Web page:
Although a single judge and full bench of the Gauteng High Court ruled in favour of UJ (finding that the lease constituted a delectus personae), the SCA took the view that the rights of a lessee under a long-term lease are by their very nature not personal, and the introduction of extrinsic evidence to show otherwise was thus inadmissible. The Concourt disagreed, finding that the long-established test for a delectus personae is whether the contract is so personal that it can make any reasonable or substantial difference to the other party (in this case, UJ), whether the cedent or the cessionary is entitled to enforce it – this is a matter of contractual interpretation (not an issue to be determined simply by the nature of the right in the abstract), and hence, the Edumeni approach should be followed from the outset. The parties would thus have to adduce extrinsic evidence, which the Concourt held “could include the pre-contractual exchanges between the parties leading up to the conclusion of the contract”. While such evidence should be used ‘as conservatively as possible’, it is essential for the court to consider evidence of context and purpose, and where reasonable people may disagree on admissibility, the court should err on the side of admitting the evidence, which can thereafter be disregarded on the basis of weight – it is important not to conflate admissibility and weight of evidence. Applying this approach to the facts, the Concourt held that various contextual factors (such as the statutory context, the fact that the premises could only be used for tertiary education, the references to the co-operation agreement in the negotiations between the parties) would have shown that the lease was, in fact, personal to APT. The Concourt thus found that UJ had validly cancelled the lease for repudiation.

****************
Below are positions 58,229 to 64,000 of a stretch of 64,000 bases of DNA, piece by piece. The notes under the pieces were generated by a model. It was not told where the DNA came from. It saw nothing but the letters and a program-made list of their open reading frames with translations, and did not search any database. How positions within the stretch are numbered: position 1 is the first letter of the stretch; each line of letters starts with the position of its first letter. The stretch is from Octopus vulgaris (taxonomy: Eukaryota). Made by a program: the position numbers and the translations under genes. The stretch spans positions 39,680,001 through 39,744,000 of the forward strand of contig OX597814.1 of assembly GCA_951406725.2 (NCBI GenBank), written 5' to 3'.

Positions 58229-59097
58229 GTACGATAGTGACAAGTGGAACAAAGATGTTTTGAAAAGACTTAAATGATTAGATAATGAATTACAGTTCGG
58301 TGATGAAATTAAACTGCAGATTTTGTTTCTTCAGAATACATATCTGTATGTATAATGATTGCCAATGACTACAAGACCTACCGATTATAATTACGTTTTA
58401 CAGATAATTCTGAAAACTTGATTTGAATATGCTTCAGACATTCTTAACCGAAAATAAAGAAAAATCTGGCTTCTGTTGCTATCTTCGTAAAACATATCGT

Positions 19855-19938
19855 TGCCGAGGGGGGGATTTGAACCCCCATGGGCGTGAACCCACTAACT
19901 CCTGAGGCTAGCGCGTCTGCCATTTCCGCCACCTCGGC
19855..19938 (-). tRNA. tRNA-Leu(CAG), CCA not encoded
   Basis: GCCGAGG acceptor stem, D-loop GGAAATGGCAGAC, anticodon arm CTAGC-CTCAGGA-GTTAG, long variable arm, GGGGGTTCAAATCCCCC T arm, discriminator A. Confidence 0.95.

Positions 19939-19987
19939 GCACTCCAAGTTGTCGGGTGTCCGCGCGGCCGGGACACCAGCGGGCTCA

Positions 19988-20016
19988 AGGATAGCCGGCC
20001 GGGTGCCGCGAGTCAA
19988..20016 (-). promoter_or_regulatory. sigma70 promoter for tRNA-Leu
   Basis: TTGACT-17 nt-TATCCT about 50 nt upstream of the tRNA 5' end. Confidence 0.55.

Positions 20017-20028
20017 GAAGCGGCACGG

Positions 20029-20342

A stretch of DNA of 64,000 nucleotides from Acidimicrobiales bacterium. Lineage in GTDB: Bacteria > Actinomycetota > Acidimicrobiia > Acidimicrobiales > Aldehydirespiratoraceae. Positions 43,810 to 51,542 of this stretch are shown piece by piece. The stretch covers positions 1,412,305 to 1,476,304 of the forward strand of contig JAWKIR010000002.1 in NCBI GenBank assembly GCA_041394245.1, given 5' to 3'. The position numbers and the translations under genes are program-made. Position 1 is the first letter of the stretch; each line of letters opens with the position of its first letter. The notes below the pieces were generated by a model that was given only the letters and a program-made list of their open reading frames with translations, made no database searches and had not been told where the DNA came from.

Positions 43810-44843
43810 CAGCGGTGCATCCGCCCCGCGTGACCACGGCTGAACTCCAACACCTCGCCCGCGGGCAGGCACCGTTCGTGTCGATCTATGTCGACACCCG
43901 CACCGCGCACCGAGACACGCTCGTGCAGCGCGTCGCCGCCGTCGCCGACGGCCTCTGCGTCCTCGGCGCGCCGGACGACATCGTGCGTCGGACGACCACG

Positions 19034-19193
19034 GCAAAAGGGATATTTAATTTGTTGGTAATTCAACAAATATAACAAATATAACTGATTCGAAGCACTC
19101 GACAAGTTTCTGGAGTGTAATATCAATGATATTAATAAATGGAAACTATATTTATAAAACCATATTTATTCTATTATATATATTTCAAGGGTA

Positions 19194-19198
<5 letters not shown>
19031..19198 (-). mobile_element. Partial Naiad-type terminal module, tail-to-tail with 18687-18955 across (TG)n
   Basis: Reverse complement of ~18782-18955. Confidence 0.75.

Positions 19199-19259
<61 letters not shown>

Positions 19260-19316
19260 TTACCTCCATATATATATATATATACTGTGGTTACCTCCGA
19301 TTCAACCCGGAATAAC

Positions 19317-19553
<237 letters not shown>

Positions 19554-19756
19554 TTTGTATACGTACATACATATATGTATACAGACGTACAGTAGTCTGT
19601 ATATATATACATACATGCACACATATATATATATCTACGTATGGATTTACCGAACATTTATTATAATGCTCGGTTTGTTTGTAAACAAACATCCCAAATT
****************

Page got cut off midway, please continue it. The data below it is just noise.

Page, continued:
The Concourt in UJ appears to have found that only the first leg of the parol evidence rule (i.e. the integration rule) survives in our law, by holding that the rule “is concerned with cases where the evidence in question seeks to vary, contradict or add to (as opposed to assist the court to interpret) the terms of the agreement. The decision of the SCA in Capitec supports this, although the SCA also added some important commentary on the extent to which extrinsic evidence should be permitted for purposes of interpreting the terms of the agreement.